“We are a family knit together by the deep examination of the richest of texts… A family with a foundation of shared faith.”

Shema Yisrael Adonai Eloheinu Adonai echad.
Barukh shem k’vod malkhuto l’o lam va’ed!
Ani Adonai eloheikhem.

Hear, O Israel! The Lord is our God, the Lord is one.
Blessed is the name of God’s glorious kingdom forever!
Your God, Yahweh, am I.

So begins the prologue of One Voice. So began the unexpected journey of a very reluctant pilgrim. A few years ago, our university president, Dr. Cone, asked me to produce a biblical show. “Something with Biblical themes and values?” I asked. “Redemptive themes? A Christ figure as a protagonist? Something with definite allegorical parallels to the Christian experience? A modern parable?” 

“No,” he said, “a real, Bible times, Bible character, biblically true story, dramatized.” (Apologies toDr. Cone for the paraphrase!)

My heart sank. My mind was screaming! “AHHHhh! No…not a bathrobe musical! Shoot me now!”

But he wanted one. If I were going to do Shakespeare or a classic every four years, he wanted a biblical production as in Sight and Sound every four years. I protested we certainly didn’t have the technical capacity to pull off Noah, but he patiently steered me back to what was possible.

I went home, and the dam burst as excuses flooded the turbines! I can’t do cheesy Christian drama. There’s no good material. It all makes me gag. Often, the genre is emotionally manipulative. It’s end result is frequently counterproductive; it’s intended for unbelievers to encounter the truth but instead they’re offended by the method, while Christians remain in their comfort zone. Everything I’ve ever taught about conflict, character, plot, theatricality, and truth will be violated. My students will crucify me. At the very least, they’ll  brand me, and I will be forced to join Hester Prynne, wearing instead a scarlet H, a hypocrite condemned to roam the earth to the end of my days!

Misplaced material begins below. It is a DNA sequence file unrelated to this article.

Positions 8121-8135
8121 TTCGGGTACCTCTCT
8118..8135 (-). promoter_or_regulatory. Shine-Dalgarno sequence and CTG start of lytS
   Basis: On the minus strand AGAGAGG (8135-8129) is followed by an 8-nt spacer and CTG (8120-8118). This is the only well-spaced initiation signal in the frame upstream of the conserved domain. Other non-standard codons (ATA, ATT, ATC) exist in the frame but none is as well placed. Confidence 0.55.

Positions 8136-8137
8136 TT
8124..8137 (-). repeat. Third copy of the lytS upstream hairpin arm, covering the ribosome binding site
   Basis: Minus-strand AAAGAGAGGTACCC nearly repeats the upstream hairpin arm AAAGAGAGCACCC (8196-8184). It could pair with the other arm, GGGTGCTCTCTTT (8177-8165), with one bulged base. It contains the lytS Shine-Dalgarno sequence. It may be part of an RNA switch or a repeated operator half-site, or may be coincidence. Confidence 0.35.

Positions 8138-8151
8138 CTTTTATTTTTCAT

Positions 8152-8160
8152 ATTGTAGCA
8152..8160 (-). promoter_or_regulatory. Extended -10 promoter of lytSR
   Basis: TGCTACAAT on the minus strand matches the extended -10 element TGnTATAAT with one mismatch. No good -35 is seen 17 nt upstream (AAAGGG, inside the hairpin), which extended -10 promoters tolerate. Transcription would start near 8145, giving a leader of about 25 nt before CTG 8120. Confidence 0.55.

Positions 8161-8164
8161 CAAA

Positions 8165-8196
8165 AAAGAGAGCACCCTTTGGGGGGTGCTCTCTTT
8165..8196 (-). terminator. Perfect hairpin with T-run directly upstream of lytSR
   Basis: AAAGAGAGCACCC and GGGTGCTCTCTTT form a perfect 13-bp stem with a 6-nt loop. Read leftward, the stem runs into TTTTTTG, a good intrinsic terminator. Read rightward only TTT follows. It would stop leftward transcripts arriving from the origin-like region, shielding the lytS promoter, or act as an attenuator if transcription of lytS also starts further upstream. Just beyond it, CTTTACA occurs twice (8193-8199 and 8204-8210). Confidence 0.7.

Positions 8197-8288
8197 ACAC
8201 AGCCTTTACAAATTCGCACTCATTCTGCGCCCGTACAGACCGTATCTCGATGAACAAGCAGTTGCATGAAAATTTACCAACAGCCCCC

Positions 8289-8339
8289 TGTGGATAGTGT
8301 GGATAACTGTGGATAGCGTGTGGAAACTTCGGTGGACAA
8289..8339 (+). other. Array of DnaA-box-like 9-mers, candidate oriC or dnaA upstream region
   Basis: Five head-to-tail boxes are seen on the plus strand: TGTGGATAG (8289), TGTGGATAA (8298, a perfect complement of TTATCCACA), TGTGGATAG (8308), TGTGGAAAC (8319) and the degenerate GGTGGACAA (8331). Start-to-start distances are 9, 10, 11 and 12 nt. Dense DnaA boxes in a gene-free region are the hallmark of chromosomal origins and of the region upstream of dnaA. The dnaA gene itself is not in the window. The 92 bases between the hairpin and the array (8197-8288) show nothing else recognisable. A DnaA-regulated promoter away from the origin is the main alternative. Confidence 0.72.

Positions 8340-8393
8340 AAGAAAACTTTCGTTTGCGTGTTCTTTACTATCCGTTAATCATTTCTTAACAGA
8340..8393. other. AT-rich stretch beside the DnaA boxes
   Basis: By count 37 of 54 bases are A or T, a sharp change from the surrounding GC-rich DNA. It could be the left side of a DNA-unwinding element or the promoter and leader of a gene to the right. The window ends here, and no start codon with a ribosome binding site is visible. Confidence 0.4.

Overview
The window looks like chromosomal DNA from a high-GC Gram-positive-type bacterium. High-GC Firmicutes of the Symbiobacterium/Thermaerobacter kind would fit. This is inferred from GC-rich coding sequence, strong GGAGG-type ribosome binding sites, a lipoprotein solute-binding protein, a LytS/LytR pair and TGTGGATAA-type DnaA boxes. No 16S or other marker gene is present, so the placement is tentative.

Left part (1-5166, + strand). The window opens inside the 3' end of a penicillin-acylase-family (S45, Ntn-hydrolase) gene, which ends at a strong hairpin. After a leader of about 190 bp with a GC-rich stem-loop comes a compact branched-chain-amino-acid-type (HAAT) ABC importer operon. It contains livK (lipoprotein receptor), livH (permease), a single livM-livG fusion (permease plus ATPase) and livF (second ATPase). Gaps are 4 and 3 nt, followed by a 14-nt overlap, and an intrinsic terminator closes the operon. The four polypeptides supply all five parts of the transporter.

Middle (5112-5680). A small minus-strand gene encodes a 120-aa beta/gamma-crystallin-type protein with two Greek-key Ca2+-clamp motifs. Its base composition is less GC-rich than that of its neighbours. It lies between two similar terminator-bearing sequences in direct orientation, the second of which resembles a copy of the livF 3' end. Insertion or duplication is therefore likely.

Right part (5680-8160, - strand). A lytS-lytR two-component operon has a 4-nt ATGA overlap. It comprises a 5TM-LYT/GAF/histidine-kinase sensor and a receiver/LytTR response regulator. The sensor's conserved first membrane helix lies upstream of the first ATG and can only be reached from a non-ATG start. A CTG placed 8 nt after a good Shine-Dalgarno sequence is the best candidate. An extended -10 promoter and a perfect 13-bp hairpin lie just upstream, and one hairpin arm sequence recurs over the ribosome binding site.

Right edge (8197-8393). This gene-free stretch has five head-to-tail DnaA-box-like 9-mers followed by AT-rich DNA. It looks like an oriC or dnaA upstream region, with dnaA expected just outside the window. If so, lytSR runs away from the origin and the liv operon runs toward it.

The boss was not to be dissuaded, so I settled down in my white leather office chair for a blue funk. I didn’t even know where to begin. It was then a wee niggle at the back of my cranium began to tickle. Many years ago, my mentor and good friend, Deborah Craig Claar, had given me a musical she had written with a collaborator, Robert Sterling. She had recently dusted it off for two large churches who had commissioned them to expand it to a full length musical. Twenty years ago, it was one of the few overtly Christian pieces of theatre I actually liked. So I took another look.